I knew that I was going to be pulled over and that part of the encounter was entirely appropriate. I was speeding early one morning on a two-lane highway near my home when a highway patrolman passed me in a curve traveling in the opposite direction. He quickly disappeared over a hill and had not activated his blue lights. Just the same, I steered my late model luxury car onto the side of the highway, put it in park, retrieved my driver’s license and the registration, and waited. Soon, the law enforcement officer reappeared and pulled his cruiser in behind my car. I had already lowered my driver’s window as he approached.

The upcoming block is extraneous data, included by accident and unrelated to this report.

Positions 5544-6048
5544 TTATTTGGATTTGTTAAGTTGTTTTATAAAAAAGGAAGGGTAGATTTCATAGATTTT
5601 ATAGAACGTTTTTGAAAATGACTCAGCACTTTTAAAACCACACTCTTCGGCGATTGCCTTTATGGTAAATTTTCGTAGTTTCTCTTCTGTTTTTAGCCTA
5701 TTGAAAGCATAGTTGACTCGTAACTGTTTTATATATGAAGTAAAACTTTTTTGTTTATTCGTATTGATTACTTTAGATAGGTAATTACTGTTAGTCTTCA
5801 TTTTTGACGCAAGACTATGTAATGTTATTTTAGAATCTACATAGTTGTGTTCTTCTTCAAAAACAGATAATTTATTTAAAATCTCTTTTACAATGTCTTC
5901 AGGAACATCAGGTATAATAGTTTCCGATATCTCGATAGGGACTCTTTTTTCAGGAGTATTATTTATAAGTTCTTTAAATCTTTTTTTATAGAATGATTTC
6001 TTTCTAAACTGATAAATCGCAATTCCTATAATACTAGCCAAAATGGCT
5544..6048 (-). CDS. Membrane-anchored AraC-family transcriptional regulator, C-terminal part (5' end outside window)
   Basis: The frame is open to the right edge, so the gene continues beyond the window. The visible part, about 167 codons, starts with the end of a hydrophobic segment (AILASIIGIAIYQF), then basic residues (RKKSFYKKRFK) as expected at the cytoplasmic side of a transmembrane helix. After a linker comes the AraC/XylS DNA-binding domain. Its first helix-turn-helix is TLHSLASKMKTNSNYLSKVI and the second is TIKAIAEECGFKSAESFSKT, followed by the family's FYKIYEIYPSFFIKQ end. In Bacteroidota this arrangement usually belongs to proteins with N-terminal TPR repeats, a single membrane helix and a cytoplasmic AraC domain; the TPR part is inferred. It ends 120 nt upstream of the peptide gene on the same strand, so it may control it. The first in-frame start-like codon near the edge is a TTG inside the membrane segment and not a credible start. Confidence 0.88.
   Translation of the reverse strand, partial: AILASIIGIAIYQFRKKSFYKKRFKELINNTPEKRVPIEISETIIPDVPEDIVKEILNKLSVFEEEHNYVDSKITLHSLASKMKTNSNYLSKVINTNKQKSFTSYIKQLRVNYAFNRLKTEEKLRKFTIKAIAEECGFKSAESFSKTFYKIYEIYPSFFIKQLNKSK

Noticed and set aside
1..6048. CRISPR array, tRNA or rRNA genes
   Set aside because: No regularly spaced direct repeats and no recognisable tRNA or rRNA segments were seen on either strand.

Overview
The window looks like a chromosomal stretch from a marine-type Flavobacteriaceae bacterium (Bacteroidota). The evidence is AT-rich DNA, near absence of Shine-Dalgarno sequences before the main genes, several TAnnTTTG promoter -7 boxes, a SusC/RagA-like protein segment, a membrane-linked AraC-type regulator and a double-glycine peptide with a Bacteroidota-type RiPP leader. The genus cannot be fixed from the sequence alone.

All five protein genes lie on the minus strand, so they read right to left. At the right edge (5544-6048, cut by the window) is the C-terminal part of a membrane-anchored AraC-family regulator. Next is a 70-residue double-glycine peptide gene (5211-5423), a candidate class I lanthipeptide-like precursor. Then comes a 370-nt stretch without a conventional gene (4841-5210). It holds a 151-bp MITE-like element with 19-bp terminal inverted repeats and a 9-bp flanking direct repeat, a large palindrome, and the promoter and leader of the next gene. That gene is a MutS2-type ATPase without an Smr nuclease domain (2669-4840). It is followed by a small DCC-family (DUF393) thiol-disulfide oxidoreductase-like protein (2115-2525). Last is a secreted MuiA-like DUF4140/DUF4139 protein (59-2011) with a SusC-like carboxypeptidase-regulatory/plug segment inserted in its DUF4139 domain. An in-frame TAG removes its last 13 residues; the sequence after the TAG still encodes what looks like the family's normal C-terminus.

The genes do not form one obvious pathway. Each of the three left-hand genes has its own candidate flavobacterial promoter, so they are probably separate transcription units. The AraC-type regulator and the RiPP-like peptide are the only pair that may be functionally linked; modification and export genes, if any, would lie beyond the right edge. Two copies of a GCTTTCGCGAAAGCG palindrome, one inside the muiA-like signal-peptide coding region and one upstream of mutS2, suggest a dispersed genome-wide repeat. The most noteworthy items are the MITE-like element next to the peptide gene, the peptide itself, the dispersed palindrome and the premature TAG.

He dispensed with the pleasantries: “Whose car is this?” I’m sure that I sighed and shook my head ever so slightly. I then said, “It’s mine.” I stretched out my arm and said, “And here are my license and registration.” He left me hanging. He asked, “What’s the make and model?” A lump formed in my throat, and I hesitated momentarily while trying to process what was happening. Then, even though I didn’t want to, I described my car to him. Since my arm was still resting on the windowsill, I again said, “Here are my license and registration.” This time he took them and returned to his cruiser. He issued a ticket and told me to have a good day.

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